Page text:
Krag said she would raise the issue during ongoing negotiations to revise the EU regulation, claiming backing from the Danish medical technology industry.
The Danish minister said she was discussing ways to establish private-public partnerships to help Danish companies develop products in areas where there are currently no alternatives to phthalates.
Phthalates are a group of industrial chemicals used to make plastics like polyvinyl chloride (PVC) more flexible or resilient.
These chemicals are nearly ubiquitous in modern society. They are found in, among other things, toys, food packaging, hoses, raincoats, wall coverings, lubricants and detergents. They are also found in cosmetics such as nail polish, hair spray and shampoo, although some have been banned in Europe for such use.
Some phthalates have been found to disrupt the endocrine system, leading to bans across Europe for use in children's toys for instance.
Several phthalate compounds - DEHP, DBP, DIBP and BBP - have been linked to reduced sperm count, testicular atrophy and structural abnormalities in the reproductive systems of male test animals, and some studies also link phthalates to liver cancer in rats.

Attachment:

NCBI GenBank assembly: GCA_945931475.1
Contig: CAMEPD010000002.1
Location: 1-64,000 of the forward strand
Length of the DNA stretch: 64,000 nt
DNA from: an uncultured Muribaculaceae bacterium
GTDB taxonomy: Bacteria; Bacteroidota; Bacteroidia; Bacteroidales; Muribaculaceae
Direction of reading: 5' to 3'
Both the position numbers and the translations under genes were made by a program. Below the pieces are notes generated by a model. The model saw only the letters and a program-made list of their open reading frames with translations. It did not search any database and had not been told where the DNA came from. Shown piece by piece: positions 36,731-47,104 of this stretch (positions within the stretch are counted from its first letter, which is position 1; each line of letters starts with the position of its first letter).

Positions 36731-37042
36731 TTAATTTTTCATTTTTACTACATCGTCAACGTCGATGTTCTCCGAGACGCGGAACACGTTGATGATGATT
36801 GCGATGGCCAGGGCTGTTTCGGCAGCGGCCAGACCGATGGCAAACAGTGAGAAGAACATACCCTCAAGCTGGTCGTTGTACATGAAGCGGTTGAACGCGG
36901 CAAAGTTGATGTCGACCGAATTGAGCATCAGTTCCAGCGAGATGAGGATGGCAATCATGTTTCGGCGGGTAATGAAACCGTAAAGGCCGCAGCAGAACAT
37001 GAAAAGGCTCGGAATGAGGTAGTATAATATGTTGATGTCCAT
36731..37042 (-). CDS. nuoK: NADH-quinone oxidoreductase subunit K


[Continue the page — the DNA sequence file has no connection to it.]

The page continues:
Phthalates, like other chemicals, fall under the EU's REACH regulation, which was adopted in 2006.
Krag said patients should be able to feel safe regarding the medical devices, whether they are plastic tubes, catheters, blood bags or other things in the healthcare systems, which unnecessarily put the patient at risk.
"Denmark could spearhead the development of better and healthier products if we create the possibilities for partnerships between the industry, authorities and experts and if we jointly push for stricter EU product requirements in the current EU negotiations," the minister added.
The director of the Danish medical technology industry, Peter Huntley, said the industry supports the health minister's wish to phase out the classified phthalates from medical devices together with the other EU countries.
"We in the Danish medical technology industry have come far regarding the phase-out of phthalates in our products, and we will among the European medical industry advocate for a European phase-out with a reasonable time frame. We have encouraged the health minister to put forward the wish for a phase out in the coming negotiations on new rules for medical devices," Huntley said.
In France, the government has decided that all phthalates in medical devices for children must be removed from 1 July 2015.